Low-Sulfur Fuel Rule

Low-Sulfur Fuel Rule

Starting Jan. 1, 2020, all ships must burn fuel with a content of 0.5 percent sulfur to comply with an International Maritime Organization amendment to the International Convention for the Prevention of Pollution from Ships (MARPOL) known as Regulation 14. 

As a result, a host of challenges face international container shipping by sea. These include concerns over higher costs, international compliance, and the availability of low-sulfur fuel at key international bunkering hubs such as Rotterdam and Singapore. 

Carriers have three paths to compliance, including the use of low-sulfur fuel, installing scrubbers and burning regular bunker fuel, or transitioning to liquefied natural gas to power vessels.

News & Analysis

17 Sep 2019
Trucking executives aren’t as worried about the impact of the IMO 2020 low-sulfur rule as they are about pending US regulatory changes that will more directly affect the sector.
17 Sep 2019
Maersk has “seen an understanding from the vast majority of customers” that they’ll need to pay higher fuel surcharges due to the IMO low-sulfur mandate, which will cost the container shipping industry $10 billion to $15.7 billion more annually, according to various estimates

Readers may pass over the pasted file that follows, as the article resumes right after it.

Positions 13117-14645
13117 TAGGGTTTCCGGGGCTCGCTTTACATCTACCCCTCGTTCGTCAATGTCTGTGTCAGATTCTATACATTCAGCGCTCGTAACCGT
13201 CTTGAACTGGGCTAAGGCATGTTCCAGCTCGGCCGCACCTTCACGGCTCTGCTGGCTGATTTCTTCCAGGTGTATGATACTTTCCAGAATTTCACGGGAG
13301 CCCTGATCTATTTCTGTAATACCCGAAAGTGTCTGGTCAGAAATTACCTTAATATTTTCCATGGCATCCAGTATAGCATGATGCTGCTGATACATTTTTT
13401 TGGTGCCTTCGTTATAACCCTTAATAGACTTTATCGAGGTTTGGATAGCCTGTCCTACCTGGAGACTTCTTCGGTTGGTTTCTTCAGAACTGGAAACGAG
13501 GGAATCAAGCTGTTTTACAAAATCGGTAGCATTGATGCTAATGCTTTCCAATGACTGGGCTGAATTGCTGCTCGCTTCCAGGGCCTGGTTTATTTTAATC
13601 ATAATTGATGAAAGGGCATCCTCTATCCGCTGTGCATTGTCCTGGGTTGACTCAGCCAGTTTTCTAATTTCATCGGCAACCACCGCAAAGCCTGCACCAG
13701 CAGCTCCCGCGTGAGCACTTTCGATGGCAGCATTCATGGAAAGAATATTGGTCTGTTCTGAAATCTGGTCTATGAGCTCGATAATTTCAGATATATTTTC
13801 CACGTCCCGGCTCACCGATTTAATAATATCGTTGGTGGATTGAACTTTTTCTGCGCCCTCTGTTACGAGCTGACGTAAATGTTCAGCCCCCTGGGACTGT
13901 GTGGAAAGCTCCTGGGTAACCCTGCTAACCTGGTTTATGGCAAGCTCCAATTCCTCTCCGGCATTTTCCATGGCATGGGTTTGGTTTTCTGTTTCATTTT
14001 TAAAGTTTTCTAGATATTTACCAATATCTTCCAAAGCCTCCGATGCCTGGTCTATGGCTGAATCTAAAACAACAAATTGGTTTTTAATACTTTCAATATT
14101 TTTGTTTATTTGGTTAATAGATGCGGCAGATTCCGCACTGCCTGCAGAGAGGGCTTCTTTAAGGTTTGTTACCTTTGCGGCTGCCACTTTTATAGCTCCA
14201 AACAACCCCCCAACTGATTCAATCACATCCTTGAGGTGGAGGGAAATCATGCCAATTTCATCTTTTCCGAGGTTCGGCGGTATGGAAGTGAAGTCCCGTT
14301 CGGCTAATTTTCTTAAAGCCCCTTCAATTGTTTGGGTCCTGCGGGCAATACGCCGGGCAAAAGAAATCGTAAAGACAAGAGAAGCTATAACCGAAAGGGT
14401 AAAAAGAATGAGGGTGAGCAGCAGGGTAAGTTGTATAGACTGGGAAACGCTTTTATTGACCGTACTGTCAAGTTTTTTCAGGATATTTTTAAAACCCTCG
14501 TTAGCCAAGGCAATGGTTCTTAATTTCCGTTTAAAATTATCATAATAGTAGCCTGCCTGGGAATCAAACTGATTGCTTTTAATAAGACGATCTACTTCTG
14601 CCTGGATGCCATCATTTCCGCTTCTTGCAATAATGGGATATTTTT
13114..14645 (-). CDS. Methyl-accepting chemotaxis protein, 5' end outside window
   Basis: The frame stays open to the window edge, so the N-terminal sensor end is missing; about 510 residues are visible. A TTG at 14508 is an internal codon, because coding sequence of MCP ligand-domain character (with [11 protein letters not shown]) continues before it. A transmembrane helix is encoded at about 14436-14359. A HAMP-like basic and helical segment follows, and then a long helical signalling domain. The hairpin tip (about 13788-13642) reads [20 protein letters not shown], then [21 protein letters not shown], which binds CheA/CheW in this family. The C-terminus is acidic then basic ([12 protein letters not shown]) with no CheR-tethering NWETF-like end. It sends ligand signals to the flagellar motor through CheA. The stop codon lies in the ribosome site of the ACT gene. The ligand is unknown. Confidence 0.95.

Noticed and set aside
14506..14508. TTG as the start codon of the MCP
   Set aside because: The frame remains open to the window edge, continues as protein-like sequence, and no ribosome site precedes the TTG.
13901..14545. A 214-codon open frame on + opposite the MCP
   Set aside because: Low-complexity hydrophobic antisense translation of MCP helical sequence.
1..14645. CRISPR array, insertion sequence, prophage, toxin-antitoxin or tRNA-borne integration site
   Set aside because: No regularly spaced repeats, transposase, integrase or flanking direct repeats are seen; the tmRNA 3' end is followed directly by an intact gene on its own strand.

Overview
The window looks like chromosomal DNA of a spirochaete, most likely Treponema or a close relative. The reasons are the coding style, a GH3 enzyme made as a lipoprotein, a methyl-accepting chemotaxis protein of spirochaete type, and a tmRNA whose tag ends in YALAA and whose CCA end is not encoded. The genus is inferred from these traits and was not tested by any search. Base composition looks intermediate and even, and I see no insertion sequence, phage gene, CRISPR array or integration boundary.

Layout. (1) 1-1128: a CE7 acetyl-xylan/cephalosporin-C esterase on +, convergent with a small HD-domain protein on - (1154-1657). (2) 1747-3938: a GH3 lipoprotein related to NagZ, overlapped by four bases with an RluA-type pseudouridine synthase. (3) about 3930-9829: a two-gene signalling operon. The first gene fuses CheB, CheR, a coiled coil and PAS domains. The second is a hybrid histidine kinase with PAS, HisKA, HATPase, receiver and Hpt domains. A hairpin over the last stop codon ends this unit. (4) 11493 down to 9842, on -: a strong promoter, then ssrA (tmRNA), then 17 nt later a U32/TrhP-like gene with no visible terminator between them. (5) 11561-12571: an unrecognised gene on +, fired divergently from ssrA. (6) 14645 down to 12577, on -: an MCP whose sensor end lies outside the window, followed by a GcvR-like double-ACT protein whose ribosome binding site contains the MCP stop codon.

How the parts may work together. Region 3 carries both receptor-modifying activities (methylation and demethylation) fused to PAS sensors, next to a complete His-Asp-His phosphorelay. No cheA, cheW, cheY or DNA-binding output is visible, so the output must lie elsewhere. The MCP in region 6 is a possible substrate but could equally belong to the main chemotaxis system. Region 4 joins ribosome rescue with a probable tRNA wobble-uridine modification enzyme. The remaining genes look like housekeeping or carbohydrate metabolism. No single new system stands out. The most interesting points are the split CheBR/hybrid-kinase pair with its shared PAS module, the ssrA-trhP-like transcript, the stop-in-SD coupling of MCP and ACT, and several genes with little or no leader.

10 Sep 2019
Shippers on the Asia-Europe trades are starting to see how container shipping’s switch to low-sulfur fuel will impact their freight rates.
03 Sep 2019
Carriers are beginning to notify customers of low-sulfur fuel surcharges effective Oct. 1, but customers look at them only as preliminary estimates and expect adjustments this fall.
03 Sep 2019
Far more widespread demand for low-sulfur fuel will be required before prices stabilize enough for shippers to factor in the impact on Asia-Europe contracted rate levels.
02 Sep 2019
China’s largest carrier has expanded its Asia network with subsidiary OOCL to capture volume displaced by the US-China trade war.

Commentary

Negotiations for 2019-2020 shipping contracts will be difficult on a number of fronts.

More Commentary